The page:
Islam Not to Be Blamed for the Current ISIS Crisis


Originally posted on Huffington Post

The so-called Islamic State (IS) continues to demonstrate the most barbaric and heinous forms of torture, killing of innocent people for the world to witness in horror. The recent killings of Haruna Yukawa and Kenji Goto of Japan, the burning alive of Jordanian pilot Moaz Kasasbeh and the cold-blooded killing of 21 Coptic Christians in Libya highlight the new lows of brutality to which the so-called Islamic State has sunk.

I say “so-called” as it is absolutely clear that ISIS is in fact a criminal organization perverting the true teaching of Islam in unstable countries in the Middle East. How could a religion, which teaches its followers to refrain from killing innocent souls (see Quran 5:33) be accused of inciting terrorism? How could someone blame Prophet Jesus in advanced Christian countries for poverty among the low-income community despite the fact that he taught us to look after the poor and destitute to become a true follower of him (see Mathew 19:21)?

The blame should be directed towards those people who have perverted religious teachings for political and monetary gains and not the religion as rightly emphasized by President Obama. Every religion in the world with no exception has its own fanatics with dubious interpretation of scriptures to suit their political and economic interest. It is thus absolutely unfair and very hypocritical on our part to project the religious fanatics such as ISIS as true representation of Islam.

We do not blame food, an indispensable item for human survival for making us fat but ourselves for not looking after our diet. Similarly, we cannot blame science and technology, which has revolutionized our modern way of living but at the same time produced the most destructive weapon in the annals of human history in the form of the atomic bomb which can annihilate the entire human race on earth. In this scenario, the blame should fairly lie with the individual or organization that has perverted the good use of nuclear energy for electricity into weapons.

God “has created mankind in the best make” (Quran 95:5) and as a free agent. That is, man has been endowed with the best natural powers and qualities of which proper use can result in infinite progress. However, improper use of these abilities and qualities can also result in complete destruction of man himself as we often see in everyday life situations. The onus of responsibility for man action lies with the individual or organization that has misled or brainwashed man to deviate using his God given talent in a positive manner but not the religion, which is helping him find its creator.

ISIS or any other terror groups have a twisted ideology far removed from the true teachings of any religion they claim to represent. ISIS is seeking political and economic dominion in the affected countries while religion does not. The Prophet of Islam never sought political dominion even when Mecca, the political seat of Arabia at the time, lied at his feet.

Just as we cannot blame Christianity for not looking after the poor in advanced Christian countries simply because there is clear separation of church and the running of state affairs, we should use the same yard stick to judge the actions of fanatics in Islam. Lack of separation of religion and states affairs in most of the Arab world and organizations such as ISIS should not be used to blame Islam as a religion. It is only when we use the principle of fair and absolute justice as emphasized by the teaching of Islam that we can win the war against ISIS.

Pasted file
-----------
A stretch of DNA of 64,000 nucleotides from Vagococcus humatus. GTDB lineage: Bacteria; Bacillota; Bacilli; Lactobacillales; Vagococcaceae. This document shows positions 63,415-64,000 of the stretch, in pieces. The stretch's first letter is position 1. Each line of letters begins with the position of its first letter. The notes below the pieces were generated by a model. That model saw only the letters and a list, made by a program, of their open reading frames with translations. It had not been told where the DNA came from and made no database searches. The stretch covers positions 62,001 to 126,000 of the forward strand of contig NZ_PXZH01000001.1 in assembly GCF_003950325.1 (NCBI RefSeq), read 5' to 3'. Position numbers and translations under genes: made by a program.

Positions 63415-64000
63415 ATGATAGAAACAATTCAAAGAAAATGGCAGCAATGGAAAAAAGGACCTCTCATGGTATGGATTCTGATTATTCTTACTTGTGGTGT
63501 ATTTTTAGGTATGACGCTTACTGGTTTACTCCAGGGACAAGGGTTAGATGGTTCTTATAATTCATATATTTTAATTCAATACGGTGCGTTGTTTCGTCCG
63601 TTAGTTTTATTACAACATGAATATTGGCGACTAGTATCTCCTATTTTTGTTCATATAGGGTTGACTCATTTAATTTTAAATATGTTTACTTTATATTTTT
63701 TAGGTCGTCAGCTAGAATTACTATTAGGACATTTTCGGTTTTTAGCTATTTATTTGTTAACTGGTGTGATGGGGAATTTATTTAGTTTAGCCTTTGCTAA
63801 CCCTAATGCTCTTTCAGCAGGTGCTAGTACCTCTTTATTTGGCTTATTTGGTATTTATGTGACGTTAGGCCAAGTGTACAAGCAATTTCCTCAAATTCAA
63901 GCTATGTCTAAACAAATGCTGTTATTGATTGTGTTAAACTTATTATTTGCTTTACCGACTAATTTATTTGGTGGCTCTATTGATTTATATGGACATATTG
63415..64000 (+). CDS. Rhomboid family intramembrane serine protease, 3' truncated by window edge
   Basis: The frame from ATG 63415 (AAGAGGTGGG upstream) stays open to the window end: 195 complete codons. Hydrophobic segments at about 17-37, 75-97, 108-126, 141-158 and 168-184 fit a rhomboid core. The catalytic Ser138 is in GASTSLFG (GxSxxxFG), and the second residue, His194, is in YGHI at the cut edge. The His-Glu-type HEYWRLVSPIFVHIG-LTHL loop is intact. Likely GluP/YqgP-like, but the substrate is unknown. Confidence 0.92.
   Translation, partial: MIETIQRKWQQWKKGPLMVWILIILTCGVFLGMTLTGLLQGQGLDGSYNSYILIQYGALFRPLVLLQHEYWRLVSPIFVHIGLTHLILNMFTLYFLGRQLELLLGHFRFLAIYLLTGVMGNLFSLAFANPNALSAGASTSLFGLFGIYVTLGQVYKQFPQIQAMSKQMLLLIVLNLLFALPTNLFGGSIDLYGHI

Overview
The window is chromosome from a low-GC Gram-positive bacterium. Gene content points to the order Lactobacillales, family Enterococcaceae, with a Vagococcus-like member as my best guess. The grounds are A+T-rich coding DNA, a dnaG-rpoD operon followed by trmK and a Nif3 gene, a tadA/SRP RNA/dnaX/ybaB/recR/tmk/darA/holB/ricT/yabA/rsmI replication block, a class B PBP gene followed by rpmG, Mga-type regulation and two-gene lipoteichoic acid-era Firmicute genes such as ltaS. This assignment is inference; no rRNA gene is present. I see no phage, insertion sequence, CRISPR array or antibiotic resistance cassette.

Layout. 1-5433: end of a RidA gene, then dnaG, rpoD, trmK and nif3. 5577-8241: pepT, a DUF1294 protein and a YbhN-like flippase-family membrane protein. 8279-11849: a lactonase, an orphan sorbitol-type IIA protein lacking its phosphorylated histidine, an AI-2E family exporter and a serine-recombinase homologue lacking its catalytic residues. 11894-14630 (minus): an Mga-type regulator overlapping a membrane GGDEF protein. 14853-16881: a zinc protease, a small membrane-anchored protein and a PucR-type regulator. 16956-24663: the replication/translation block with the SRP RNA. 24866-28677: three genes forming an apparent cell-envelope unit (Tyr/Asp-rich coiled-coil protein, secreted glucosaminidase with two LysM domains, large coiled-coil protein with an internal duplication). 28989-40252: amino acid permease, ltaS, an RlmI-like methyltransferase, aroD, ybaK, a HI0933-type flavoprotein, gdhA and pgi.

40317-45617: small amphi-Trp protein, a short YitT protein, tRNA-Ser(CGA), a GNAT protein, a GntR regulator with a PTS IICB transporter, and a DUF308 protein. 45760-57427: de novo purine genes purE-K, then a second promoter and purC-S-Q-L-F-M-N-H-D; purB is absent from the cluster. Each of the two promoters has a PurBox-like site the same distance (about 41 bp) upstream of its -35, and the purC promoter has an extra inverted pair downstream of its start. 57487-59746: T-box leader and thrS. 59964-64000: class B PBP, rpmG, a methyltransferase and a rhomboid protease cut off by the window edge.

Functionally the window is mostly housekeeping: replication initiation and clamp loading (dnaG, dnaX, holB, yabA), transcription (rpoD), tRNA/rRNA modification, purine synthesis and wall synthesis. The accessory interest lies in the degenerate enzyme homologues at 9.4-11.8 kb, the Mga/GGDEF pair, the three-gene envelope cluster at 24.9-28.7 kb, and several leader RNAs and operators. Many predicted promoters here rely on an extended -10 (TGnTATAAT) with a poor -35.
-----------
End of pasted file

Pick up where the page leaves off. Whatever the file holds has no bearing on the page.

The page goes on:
The Islamic solution to the havoc created by ISIS has been outlined by the leader of Ahmadiyya Muslim Community, Mirza Masroor Ahmad, in many of his keynote addresses. He has emphasized that human life is very sacred and needs to be protected at all costs. ISIS and any violent organization that kills in the name of Islam need to be rooted out from society. He purports that as this battle is currently taking place in Muslim countries, it is important that neighboring countries take note of the following Quranic injunction: “And if two parties of believers fight each other, make peace between them; then if one of them transgresses against the other, fight the party that transgress until it returns to the command of Allah. Then if it returns, make peace between them with equity, and act justly. Verily, Allah loves the just” (49:10). Thus, the neighboring Arab countries need to recognize their societal and religious obligations of restoring peace to the region. Only then can we hope for an end to the crisis that is ISIS.

About the author

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Seidu Malik

Seidu Malik obtained his PhD in Pharmacy/Microbiology from the University of South Australia, Adelaide, Australia and worked in environmental microbiology as research associate for 2 years. Seidu was awarded the prestigious American Society for Microbiology (ASM) and Centers for Disease Control and Prevention (CDC) postdoctoral fellowship for research work in molecular basis of drug resistance in Mycobacterium tuberculosis. From 2012 to 2014, he was at the University of North Carolina at Chapel Hill as a postdoctoral research associate where he worked on protein export systems in M. tuberculosis. Seidu is currently serving as a secretary pf Islamic Education for the RTP Chapter of the Ahmadiyya Muslim Youth Association.

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